Democrats to officially nominate Biden in revamped roll call vote on Tuesday

Politics
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The revamped Democratic convention will alter yet another tradition on Tuesday when the roll call vote to formally nominate Joe Biden will be held with people from all 57 states and territories appearing over video.

The range of Democrats set to nominate Biden runs the gamut from elected officials, including a number of his 2020 opponents, to activists like a fisherman from Alaska, a farmer in Kansas and a bricklayer in Missouri.

Former South Bend, Indiana, Mayor Pete Buttigieg, one of Biden’s 2020 challengers, will appear from Indiana, while other primary opponents like Rep. Tim Ryan in Ohio, Sen. Amy Klobuchar in Minnesota and Sen. Bernie Sanders in Vermont will appear.

The vote will also focus on key issues in the election. Marisol Garcia, a teacher from Arizona, will discuss returning to school during the coronavirus pandemic, while Howard Chou from Colorado will discuss issues facing working parents during the crisis. Fred Guttenberg of Florida, whose daughter was killed in the Marjory Stoneman Douglas High School shooting in 2018, will discuss gun violence. And activist Khizr Khan, whose speech about his son who died in combat during the last convention became a breakout moment in 2016, will appear from Virginia by highlighting the racial violence that killed one person in Charlottesville in 2017.

To honor the 100th anniversary of the ratification of the 19th amendment, which gave women the right to vote, Keely Sage, a college student in Tennessee, will appear from the headquarters of the suffragists to discuss the role of women in electing Biden.

Both Biden, the top vote getter, and Sanders, who finished in second, will be placed into nomination on Tuesday in what organizers hope will be a unifying moment for the party.

The roll call vote process is traditionally a long affair with each delegation in the convention arena going around and pledging delegates to candidates who ran in their primary or caucus. This process will be sped up — organizers expect it to take 30 minutes.

“A moment like this demands leadership—not just from those we’ve elected, but from all of us,” said Joe Solmonese, CEO of the convention. “All across the nation Americans are answering that call to action, and tonight we hope viewers are inspired to see their neighbors overcoming Donald Trump’s chaos and joining Joe Biden in his battle for the soul of our nation.”

While the roll call vote will go in alphabetical order, organizers have planned to have Delaware — Biden’s home state — pass when their turn comes up and return to the process to be the decisive state for the former vice president. Gov. John Carney and Sen. Tom Carper will appear for Delaware.

Once the roll call vote is finished, Biden will officially be the party’s nominee, a designation he will accept on Thursday.

Here is the full list of participants in the roll call vote, as provided to CNN by Democratic National Convention organizers:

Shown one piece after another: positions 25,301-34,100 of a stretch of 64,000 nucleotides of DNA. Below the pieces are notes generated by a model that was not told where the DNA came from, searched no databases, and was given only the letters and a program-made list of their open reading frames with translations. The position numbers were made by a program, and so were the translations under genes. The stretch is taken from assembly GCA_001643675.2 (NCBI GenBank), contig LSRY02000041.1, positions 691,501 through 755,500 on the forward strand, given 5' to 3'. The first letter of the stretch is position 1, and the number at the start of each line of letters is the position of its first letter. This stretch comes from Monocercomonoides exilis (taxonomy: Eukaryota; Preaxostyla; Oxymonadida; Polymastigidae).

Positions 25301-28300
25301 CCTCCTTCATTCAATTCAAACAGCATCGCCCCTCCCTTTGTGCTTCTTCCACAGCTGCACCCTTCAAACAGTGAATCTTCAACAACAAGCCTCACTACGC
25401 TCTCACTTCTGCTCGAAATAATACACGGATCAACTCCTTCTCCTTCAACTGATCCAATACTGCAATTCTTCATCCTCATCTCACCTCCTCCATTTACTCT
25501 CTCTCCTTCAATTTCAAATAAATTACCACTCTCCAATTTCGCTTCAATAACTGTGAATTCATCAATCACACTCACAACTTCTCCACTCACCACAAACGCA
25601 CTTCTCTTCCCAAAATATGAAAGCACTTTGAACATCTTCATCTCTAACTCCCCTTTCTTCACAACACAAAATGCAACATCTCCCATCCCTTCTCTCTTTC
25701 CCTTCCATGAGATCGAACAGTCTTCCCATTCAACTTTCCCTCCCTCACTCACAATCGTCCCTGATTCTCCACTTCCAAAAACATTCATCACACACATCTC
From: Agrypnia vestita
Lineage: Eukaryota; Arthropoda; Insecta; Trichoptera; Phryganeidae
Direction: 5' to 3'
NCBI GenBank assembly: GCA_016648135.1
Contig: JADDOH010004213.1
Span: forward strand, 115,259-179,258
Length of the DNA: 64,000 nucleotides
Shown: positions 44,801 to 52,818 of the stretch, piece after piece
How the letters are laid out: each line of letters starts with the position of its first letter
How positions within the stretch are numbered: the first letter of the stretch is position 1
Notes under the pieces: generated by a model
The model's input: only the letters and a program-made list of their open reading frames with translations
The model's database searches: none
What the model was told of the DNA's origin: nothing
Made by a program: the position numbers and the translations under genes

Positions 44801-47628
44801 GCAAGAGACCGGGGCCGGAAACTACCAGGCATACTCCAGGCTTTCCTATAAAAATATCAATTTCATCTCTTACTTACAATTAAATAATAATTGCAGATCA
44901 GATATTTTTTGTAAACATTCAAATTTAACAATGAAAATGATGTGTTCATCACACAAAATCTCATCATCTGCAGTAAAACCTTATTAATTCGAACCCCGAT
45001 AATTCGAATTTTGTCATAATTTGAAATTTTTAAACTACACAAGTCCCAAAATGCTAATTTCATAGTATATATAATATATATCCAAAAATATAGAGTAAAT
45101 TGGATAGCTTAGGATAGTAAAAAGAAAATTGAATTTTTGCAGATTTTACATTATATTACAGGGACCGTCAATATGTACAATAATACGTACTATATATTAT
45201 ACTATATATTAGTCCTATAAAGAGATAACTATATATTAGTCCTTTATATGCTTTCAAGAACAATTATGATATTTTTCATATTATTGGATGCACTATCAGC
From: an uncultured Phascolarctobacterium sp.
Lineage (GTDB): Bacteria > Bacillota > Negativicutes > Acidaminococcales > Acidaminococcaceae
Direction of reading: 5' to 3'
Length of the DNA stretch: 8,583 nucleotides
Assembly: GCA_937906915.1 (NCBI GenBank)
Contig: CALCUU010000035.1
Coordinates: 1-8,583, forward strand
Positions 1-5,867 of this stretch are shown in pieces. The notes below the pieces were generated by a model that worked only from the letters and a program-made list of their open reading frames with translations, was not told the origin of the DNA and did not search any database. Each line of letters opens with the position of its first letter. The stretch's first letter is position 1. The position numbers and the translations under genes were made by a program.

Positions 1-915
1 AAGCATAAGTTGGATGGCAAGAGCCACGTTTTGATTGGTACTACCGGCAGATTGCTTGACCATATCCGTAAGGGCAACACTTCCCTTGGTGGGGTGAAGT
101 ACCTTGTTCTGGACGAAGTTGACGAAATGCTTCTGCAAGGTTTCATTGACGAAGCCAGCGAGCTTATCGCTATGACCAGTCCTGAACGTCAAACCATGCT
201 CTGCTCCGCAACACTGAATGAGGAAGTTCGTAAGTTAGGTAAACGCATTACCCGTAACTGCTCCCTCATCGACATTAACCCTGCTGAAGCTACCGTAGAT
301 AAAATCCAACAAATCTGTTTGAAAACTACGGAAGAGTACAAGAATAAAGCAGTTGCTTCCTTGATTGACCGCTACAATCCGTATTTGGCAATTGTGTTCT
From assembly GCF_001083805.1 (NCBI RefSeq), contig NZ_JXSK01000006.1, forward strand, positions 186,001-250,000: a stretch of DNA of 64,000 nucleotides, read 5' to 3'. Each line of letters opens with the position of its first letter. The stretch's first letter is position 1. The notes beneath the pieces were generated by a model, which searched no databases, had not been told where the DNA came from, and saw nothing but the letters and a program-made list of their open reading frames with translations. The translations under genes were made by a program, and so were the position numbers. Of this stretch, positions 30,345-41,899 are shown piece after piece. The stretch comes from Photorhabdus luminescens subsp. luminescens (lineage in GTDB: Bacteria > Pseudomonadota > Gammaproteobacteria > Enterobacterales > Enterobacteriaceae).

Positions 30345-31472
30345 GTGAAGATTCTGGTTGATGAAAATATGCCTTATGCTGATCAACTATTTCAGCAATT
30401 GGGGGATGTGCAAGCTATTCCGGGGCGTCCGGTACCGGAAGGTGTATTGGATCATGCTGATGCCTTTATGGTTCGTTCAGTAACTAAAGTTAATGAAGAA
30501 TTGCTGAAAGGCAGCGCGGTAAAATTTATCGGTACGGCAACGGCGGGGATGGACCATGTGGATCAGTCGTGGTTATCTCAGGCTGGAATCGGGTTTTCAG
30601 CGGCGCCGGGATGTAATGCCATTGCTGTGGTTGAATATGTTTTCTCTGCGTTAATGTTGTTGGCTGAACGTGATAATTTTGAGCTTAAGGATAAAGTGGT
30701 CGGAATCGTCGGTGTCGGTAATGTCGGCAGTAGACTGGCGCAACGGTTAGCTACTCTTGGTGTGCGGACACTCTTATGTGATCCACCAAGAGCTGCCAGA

ALABAMA

Rep. Terri Sewell

ALASKA

Veteran, fisherman and party activist Chuck Degnan

AMERICAN SAMOA

Party leaders Aliitama Sotoa and Patti Matila

ARIZONA

Middle school social studies teacher Marisol Garcia

ARKANSAS

Chef Gilbert Alaquinez

CALIFORNIA

L.A. County Supervisor and former Secretary of Labor Hilda Solis and Rep. Barbara Lee

COLORADO

Immigrant and party activist Howard Chou and his family

CONNECTICUT

Veteran firefighter Peter Carozza

DELAWARE

Gov. John Carney and Sen. Tom Carper

DEMOCRATS ABROAD

Organizer Julia Bryan

DISTRICT OF COLUMBIA

Mayor Muriel Bowser

FLORIDA

Gun safety activist Fred Guttenberg

GEORGIA

State Sen. Nikema Williams, candidate for Lewis’ seat in Congress

GUAM

Party chair Sarah Thomas-Nededog

HAWAII

Civil rights activist Dr. Amy Agbayani

IDAHO

Boise Mayor Lauren McLean

ILLINOIS

Former ambassador Carol Moseley Braun

INDIANA

Former South Bend Mayor Pete Buttigieg

IOWA

Former Agriculture Secretary Tom Vilsack

KANSAS

Fourth-generation family farmer Mark Pringle

KENTUCKY

Education advocate Colmon Elridge

LOUISIANA

Rep. Cedric Richmond

MAINE

State Rep. Craig Hickman

MARYLAND

Baltimore City Council President Brandon Scott and college student Bianca Shah

MASSACHUSETTS

State Rep. Claire Cronin

MICHIGAN

Sen. Gary Peters and UAW auto worker Ray Curry

MINNESOTA

Sen. Amy Klobuchar

MISSISSIPPI

Tougaloo College president Dr. Carmen Walters

MISSOURI

Bricklayer Reuben Gill

MONTANA

Recent college graduate Rachel Prevost

NEBRASKA

Meatpacking plant employee Geraldine Waller

NEVADA

Rep. Dina Titus

NEW HAMPSHIRE

Former Gov. John Lynch

NEW JERSEY

Gov. Phil Murphy

NEW MEXICO

Tribal member and state Rep. Derrick Lente

NEW YORK

Registered nurse and a member of 1199 SEIU Scheena Iyande Tannis

NORTH CAROLINA

Longtime Democratic activist Cozzie Watkins

NORTHERN MARIANA ISLANDS

Party chair Nola Kileleman Hix

OHIO

Rep. Tim Ryan and IBEW organizer Josh Abernathy

OKLAHOMA

Party chair Alicia Andrews

OREGON

Activist Dr. Rosa Colquitt and registered nurse Travis Nelson

PENNSYLVANIA

Sen. Bob Casey

PUERTO RICO

Puerto Rico Sen. Carmelo Rios-Santiago

RHODE ISLAND

State Rep. Joseph McNamara

SOUTH CAROLINA

Senate candidate Jaime Harrison

SOUTH DAKOTA

Tribal activist Kellen Returns From Scout

TENNESSEE

College student Keely Sage

TEXAS

Rep. Veronica Escobar

UTAH

Salt Lake County Mayor Jenny Wilson

VERMONT

Gubernatorial candidate and Lt. Gov. David Zuckerman, Jane and Bernie Sanders and other Vermont activists

VIRGIN ISLANDS

Chair Cecil Benjamin

VIRGINIA

Activist Khizr Khan

WASHINGTON

State Rep. My-Linh Thai

WEST VIRGINIA

Veteran educator and union organizer Fred Albert

WISCONSIN

Lt. Gov. Mandela Barnes

WYOMING

Activists Judy and Dennis Shepherd

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